Azionaqua board chair Eileen Davis said the facility is actively considering creating a community center – a center that would allow it to offer classes and activities throughout the year. . She said the town of Zionsville recently approached Azionaqua officials with an idea of partnering on the project.
“We spoke with the town of Zionsville to maybe join forces with them at a community center,” Davis said. “We are only at the very beginning of their discussion.”
The City of Zionsville and Azionaqua Swim Club have entered into an agreement in which the city and Azionaqua are actively exploring additional recreational opportunities for city residents, according to a November 2020 press release.
“The Town of Zionsville and Azionaqua have agreed to assess the possibility of working together to expand Azionaqua’s existing programming and entertainment services into a broader offering for residents of Zionsville,” the statement said. “Both parties are working together, leveraging our common resources, to achieve the common goal of providing greater opportunities for the residents of Zionsville. “
The agreement is the first step in the assessment of recreational opportunities. As part of the planning process, the city would host public consultation sessions, including stakeholder meetings and focus groups.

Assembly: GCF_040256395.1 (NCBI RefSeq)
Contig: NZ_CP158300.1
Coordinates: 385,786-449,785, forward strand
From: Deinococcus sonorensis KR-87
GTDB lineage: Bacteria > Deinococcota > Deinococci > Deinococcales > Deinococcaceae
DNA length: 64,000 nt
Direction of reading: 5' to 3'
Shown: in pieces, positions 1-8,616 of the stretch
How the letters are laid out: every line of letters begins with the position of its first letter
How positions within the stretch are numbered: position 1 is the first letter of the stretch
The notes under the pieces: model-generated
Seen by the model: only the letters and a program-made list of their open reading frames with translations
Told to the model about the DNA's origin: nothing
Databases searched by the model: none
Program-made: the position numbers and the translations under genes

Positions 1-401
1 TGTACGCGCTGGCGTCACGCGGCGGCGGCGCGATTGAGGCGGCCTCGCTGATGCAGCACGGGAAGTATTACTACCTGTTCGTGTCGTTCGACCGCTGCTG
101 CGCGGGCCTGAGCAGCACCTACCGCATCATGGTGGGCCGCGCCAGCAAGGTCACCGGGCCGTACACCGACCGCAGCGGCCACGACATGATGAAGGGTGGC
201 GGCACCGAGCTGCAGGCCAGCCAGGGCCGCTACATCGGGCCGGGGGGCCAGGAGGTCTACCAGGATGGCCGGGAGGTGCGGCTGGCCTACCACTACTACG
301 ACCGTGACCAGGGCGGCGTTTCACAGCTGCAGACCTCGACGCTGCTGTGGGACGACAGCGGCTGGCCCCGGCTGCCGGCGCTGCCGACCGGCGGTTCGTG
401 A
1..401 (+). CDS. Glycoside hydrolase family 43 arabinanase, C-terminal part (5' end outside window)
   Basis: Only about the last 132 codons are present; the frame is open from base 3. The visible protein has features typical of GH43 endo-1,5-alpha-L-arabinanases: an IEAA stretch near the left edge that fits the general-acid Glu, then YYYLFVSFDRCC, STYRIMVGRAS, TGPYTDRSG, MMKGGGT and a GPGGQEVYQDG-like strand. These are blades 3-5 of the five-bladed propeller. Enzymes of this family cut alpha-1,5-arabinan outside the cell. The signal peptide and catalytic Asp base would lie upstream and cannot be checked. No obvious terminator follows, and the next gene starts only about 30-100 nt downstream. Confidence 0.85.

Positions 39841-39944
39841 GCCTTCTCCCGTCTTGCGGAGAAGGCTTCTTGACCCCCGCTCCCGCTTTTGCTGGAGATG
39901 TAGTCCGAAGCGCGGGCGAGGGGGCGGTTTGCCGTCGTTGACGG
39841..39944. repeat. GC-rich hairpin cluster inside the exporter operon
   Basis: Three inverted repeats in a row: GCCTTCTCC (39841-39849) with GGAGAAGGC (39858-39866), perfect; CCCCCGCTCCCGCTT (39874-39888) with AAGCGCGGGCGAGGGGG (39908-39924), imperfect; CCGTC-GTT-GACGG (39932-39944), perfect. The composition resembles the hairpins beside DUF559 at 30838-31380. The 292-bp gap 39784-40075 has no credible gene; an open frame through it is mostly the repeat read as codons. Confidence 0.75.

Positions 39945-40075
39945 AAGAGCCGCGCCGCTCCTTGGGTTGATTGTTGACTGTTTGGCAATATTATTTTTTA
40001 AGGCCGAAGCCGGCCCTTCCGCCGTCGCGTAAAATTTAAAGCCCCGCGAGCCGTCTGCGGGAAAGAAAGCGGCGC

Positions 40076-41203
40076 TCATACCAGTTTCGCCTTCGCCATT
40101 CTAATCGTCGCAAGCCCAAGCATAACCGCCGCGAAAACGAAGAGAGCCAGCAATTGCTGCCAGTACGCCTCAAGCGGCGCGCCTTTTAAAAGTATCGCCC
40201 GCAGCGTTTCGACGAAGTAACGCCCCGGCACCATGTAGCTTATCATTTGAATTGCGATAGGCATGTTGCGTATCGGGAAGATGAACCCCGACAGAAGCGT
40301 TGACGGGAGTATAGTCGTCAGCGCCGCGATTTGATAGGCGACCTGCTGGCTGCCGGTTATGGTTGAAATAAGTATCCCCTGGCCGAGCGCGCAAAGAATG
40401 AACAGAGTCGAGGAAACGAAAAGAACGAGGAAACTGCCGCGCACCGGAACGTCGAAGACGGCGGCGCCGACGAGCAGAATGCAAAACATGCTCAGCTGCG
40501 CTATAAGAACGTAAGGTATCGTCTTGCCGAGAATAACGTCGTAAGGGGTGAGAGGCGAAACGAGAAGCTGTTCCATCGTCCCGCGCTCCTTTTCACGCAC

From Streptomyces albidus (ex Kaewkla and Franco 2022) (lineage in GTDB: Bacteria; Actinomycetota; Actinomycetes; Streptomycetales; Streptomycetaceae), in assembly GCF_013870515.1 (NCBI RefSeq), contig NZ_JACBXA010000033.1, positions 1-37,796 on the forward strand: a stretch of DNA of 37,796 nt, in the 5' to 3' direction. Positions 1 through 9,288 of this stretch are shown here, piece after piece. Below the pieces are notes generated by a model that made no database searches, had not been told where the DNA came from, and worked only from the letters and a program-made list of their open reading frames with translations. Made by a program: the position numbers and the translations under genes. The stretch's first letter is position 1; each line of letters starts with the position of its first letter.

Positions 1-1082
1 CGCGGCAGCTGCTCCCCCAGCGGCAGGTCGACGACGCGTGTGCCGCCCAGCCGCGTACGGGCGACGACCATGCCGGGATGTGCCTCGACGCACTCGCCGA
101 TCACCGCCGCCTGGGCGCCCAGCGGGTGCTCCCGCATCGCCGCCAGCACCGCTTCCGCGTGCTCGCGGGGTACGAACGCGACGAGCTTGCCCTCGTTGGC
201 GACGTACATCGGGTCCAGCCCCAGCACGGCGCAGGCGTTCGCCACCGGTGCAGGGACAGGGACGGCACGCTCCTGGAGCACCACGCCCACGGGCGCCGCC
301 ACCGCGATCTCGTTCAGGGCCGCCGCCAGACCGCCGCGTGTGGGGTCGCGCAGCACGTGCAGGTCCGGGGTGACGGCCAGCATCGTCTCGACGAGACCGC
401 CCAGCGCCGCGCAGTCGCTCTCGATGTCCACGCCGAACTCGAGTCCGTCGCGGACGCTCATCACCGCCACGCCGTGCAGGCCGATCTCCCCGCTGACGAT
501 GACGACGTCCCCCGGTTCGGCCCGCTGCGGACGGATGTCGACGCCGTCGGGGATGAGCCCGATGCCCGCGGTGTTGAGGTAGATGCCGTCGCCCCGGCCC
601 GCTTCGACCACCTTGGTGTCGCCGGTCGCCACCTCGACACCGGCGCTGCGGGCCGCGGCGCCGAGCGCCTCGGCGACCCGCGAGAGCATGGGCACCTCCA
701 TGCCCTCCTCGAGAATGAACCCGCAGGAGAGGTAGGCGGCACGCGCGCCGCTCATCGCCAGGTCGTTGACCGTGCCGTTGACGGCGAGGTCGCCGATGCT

Amanda Vela, the city’s public information officer, said there had been no update on Zionsville’s plans for the community center since November 2020.
“For over 60 years, Azionaqua has provided Zionsville residents and club members with family-friendly recreational swimming opportunities,” said Zionsville Mayor Emily Styron. “As we look to the future, Azionaqua and the Town of Zionsville come together for the common goal of expanding fitness opportunities for residents of all ages. When I talk to residents, the most consistent request is: When will Zionsville open a community center? Together with the Zionsville Parks and Recreation Department, I am excited to work with Azionaqua to plan our future so that residents can find the recreational opportunities they want here in town.
Davis said if the city was unable to help Azionaqua establish a community center, the facility would pursue one at a later date.
“It’s our eventual dream,” Davis said. “If the city doesn’t get involved, we still have to do something. We still have to build a safety net for emergency repairs as well as fix the pool house because we cannot compete with other pools if we have a dilapidated facility.
Davis said the long-term vision for the facility, which includes an indoor pool, classrooms, observation deck, additional parking and other amenities, could cost as much as $ 30 million and require several phases. She said a third party or sponsor could also be required to pay for the additions.
But not all Azionaqua members support the creation of a community center. Zionsville resident and Azionaqua member Hillary Bustamante said she wanted to keep the small town feel of the pool.
“I know a lot of members who don’t want the atmosphere of this pool to change,” Bustamante said. “We know this will change the atmosphere of the pool – the feel of a small town, its simplicity, its beauty.”
Bustamante, who lives less than half a mile from the pool, said she would prefer a community center to be built at another location in Zionsville.